Living in New York City is weird. Probably not for any of the reasons which you are thinking. It almost doesn’t make sense that New York is one contiguous city because each neighborhood is actually its own city. Sometimes these city-neighborhoods are as small as 10 city blocks by 10 city blocks.
Our city-neighborhood is the Upper West Side, but more specifically Central Park West between 79th and 89th . When walking the dogs at 4:50 am you would hardly ever know you were in the “city that never sleeps.” Which is one of the reasons I like waking up early. I feel like I have the neighborhood to myself. (And whoever the guy who keeps putting a cigarette in the mouth of the carved bear that sits in the median on Columbus advertising for a florist. You always get a laugh out of me.)
The recipe for our neighborhood is as follows: extract the entire suburbs of one town anywhere in the USA, subtract 95% of the flower beds and yards, gather all the buildings into neat little stacks of five to ten story structures, cram shops into the bottoms of 30% of these structures, sprinkle in a few schools here and there, and garnish with plenty of street parking and the occasional iconic fenced in basketball court.
There are numerous kids and families in our neighborhood. It seems like every single one has one of those infernal three-wheeled scooters. Without regard for life, limb, or others, these children speed throughout our neighborhood knocking down old ladies and narrowly avoiding being clipped by taxis. By kids I mean actual kids, not just young people who haven’t turned 18. I’m talking around 3 to 10-year olds just out there tearing up the streets. Every last one of them looks like they’re going into battle because they’re wearing so much safety gear. That’s probably the issue. When I was their age, I had a helmet and knee pads. Did I wear them? Of course, I did. Maybe for a month after Mr. Safety Officer at the bike rodeo at Gaisman park said that we would die if we didn’t wear a helmet. Most of the time I couldn’t be bothered to ride my bike or skate wearing those things. Skinned knees, elbows, and plenty of goose eggs taught me a lot about life. It gave me a better appreciation for what I was doing. These kids in the Upper West Side are lacking in such an education. It makes walking the dogs on the weekends interesting. Digby always lunges after these speeding little gremlins as they weave, run into, stop in front of people on the sidewalk. Most of the time their parents are about a city block behind laughing about something that isn’t funny with their other WASPy friends sporting a post-brunch glow. It’d be a real shame if Digby accidentally tackled one of these little speedsters. They probably need a little danger in their lives.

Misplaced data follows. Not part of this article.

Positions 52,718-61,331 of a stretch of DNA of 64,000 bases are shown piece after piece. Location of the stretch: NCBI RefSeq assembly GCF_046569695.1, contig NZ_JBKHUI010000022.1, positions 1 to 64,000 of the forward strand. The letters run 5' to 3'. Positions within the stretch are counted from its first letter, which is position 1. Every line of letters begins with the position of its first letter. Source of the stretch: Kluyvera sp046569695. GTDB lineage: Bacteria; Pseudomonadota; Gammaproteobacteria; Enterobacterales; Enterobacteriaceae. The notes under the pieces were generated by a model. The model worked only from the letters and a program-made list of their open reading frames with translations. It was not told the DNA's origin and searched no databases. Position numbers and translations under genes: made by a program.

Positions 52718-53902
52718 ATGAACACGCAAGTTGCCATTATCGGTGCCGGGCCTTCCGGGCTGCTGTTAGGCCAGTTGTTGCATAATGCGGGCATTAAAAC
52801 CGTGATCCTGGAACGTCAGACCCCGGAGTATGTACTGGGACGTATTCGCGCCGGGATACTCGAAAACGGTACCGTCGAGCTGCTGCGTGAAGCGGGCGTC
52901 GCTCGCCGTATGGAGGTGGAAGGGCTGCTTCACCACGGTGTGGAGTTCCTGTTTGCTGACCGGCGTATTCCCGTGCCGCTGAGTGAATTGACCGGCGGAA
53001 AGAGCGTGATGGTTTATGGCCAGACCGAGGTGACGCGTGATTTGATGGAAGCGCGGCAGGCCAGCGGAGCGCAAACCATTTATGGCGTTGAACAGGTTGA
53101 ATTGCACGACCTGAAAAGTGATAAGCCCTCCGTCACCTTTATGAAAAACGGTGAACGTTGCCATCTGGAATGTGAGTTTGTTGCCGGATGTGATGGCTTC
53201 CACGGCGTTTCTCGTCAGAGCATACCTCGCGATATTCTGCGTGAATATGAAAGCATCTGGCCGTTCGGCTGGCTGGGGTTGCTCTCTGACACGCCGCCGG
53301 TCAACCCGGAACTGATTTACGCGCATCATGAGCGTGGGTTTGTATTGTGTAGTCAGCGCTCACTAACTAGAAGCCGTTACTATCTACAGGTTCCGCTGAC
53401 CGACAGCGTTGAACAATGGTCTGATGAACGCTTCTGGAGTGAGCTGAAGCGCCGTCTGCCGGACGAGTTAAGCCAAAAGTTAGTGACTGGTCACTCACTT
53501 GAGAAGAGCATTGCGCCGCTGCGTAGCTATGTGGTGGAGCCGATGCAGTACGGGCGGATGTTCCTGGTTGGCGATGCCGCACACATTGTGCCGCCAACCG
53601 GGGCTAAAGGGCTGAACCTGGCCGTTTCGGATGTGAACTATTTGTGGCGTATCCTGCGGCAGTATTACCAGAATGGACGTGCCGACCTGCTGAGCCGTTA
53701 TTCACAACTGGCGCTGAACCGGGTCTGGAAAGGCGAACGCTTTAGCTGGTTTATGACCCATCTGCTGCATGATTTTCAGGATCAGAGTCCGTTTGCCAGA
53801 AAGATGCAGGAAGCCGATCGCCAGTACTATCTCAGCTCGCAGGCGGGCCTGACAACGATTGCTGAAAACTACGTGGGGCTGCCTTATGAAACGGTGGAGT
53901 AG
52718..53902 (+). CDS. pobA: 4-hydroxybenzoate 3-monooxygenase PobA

I mean it wouldn’t entirely be on purpose. I’m a decently strong chubby Paul Bunyan type, but Digby would be the bulldog equivalent of Babe the Ox. You try holding back 70 lbs of muscular bulldog determination. Not to mention his turd of a brother, Chevy, who has to wear a Hannibal Lector mask when we go outside now. It helps with his pulling, but he mainly wears the doggie bridle because he attempts to eat small dogs. Ok maybe “attempts to eat small dogs” is a little harsh. As I’ve stated before, I’m pretty sure he has PTSD and these dogs just remind him of the ones that used to pick on him as a puppy. On the other hand, Digby’s problem is that he is just too friendly and too strong. I guess he would be a great attack dog, but I doubt you could get him to bite anyone. When we are anything off- leash and I start running, he will chase after me but not to catch me or anything. He will get up to pace parallel with me and then quickly cross and attempt to spear/tackle me. It’s almost like he watches too much football.
Anyways, these scooter kids better watch out. I doubt any of them play football.

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